In a new survey on cybersecurity culture, 90% of the nearly 5,000 technology professionals who participated identified a gap in their existing culture and the cybersecurity culture they would like to have, according to ISACA and CMMI Institute.
The Cybersecurity Culture Report revealed the results of more than 4,800 technology professionals surveyed about security awareness and behaviors in enterprises, particularly how awareness integrates into daily operations and leadership priorities.
“Cybersecurity management is critical for successfully securing a modern, digital organization,” said Kai Roer, CEO of CLTRe. “Building and maintaining security culture is a process. It requires a number of steps, and when done correctly, it will both boost the security culture and provide documentation and stepping stones to close the gap between as-is and to-be states.”
According to the survey, though, a mere 5% of respondents said their organization is well positioned to mitigate both internal and external threats. Only a third (34%) of respondents are aware of the role they play in creating a cyber-aware culture within their organizations, suggesting that many companies are not effectively getting the message out to all employees that they are a first line of defense when it comes to cyber-attacks.
“Enlisting the entire workforce to mitigate an enterprise’s cyber risk is an emerging practice,” Doug Grindstaff II, SVP of cybersecurity solutions at CMMI Institute, said in a press release. “We are hearing a lot of feedback about how organizations can move the needle on employee involvement. It’s challenging, but organizations are rightly concerned by the growing sophistication of cyberattacks.”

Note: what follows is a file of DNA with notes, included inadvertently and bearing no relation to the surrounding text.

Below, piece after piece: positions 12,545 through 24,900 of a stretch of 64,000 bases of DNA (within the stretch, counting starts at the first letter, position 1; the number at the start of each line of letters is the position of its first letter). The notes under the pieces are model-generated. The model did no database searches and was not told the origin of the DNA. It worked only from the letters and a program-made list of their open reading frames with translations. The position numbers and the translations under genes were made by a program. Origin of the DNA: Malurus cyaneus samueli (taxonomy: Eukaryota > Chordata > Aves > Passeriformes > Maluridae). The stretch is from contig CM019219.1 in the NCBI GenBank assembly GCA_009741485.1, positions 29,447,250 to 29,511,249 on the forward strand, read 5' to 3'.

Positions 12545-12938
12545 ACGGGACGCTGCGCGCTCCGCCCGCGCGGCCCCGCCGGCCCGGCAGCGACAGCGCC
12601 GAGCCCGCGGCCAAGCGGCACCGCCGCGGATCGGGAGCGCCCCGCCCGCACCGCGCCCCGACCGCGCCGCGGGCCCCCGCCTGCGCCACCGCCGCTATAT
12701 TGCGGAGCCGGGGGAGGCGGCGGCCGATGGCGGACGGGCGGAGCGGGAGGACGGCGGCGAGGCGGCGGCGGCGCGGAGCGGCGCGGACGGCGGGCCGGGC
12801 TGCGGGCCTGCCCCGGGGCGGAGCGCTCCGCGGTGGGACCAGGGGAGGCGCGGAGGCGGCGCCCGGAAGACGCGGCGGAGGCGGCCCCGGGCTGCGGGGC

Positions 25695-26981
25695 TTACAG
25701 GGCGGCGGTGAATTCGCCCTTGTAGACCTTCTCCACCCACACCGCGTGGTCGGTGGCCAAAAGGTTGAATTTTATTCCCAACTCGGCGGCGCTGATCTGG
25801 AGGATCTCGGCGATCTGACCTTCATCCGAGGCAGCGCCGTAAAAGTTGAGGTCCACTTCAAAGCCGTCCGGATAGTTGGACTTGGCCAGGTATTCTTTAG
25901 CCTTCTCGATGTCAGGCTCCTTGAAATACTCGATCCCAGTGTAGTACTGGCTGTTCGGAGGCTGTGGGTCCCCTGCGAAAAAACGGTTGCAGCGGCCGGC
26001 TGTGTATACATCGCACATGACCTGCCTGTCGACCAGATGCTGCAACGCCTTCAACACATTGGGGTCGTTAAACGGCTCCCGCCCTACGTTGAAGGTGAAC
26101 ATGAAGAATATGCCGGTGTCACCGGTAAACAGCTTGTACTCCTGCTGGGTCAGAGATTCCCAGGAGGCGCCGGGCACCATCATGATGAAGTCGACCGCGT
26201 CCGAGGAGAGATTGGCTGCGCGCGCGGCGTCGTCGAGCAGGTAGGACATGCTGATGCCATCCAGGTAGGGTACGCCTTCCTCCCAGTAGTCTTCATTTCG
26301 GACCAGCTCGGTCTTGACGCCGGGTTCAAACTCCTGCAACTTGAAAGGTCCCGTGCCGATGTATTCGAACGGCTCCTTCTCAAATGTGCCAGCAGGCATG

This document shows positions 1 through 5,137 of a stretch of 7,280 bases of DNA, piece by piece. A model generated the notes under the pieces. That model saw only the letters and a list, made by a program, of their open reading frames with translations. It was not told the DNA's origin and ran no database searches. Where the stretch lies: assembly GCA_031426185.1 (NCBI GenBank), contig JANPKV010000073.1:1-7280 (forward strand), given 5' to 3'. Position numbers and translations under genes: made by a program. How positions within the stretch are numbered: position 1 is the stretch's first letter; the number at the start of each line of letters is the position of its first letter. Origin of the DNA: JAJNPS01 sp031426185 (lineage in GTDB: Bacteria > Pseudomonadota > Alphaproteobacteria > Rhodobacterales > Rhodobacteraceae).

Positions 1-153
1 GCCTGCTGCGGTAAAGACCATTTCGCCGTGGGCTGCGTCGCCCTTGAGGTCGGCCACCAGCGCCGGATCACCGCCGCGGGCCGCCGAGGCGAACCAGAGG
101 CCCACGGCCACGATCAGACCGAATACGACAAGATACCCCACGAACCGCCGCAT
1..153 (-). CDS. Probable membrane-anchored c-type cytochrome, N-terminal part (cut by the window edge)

In fact, the survey found that in the small number of organizations that are satisfied with their cybersecurity culture, there is a strong correlation between widespread employee involvement and a security-minded culture. Within those organizations that have successfully created a cultural shift, 92% indicated that top executives embrace their cybersecurity awareness programs and demonstrate a deep understand of the underlying issues.
Yet 42% of organizations have not developed a cybersecurity culture management plan or policy, which ISACA said is the first step in building cybersecurity culture. The survey found that a lack of funding is a significant hurdle. Those companies that don’t yet have the culture that they want are spending only 19% of their annual budgets on training and tools, whereas those who believe their efforts to create a cyber-secure culture have been successful are spending 43% of their annual budgets.
“Spending on security culture is a crucial part of a security program,” said Roer. “However, not all organizations are the same, and not all industries require the same level of security. It is, therefore, our opinion that benchmarking annual spending is not giving an accurate image of the needs to build and maintain good security culture.
“Instead, we suggest that creating a good understanding of the organizations current security posture, including its risk profile and risk acceptance, is key to success. Combine that analysis with a security culture benchmark, and you get a very potent perspective on where you are, where you want to be, and in addition, all the ammunition you need to get the funding you need, be it 19% or 43% of your annual security spending.”
Source: Infosecurity Magazine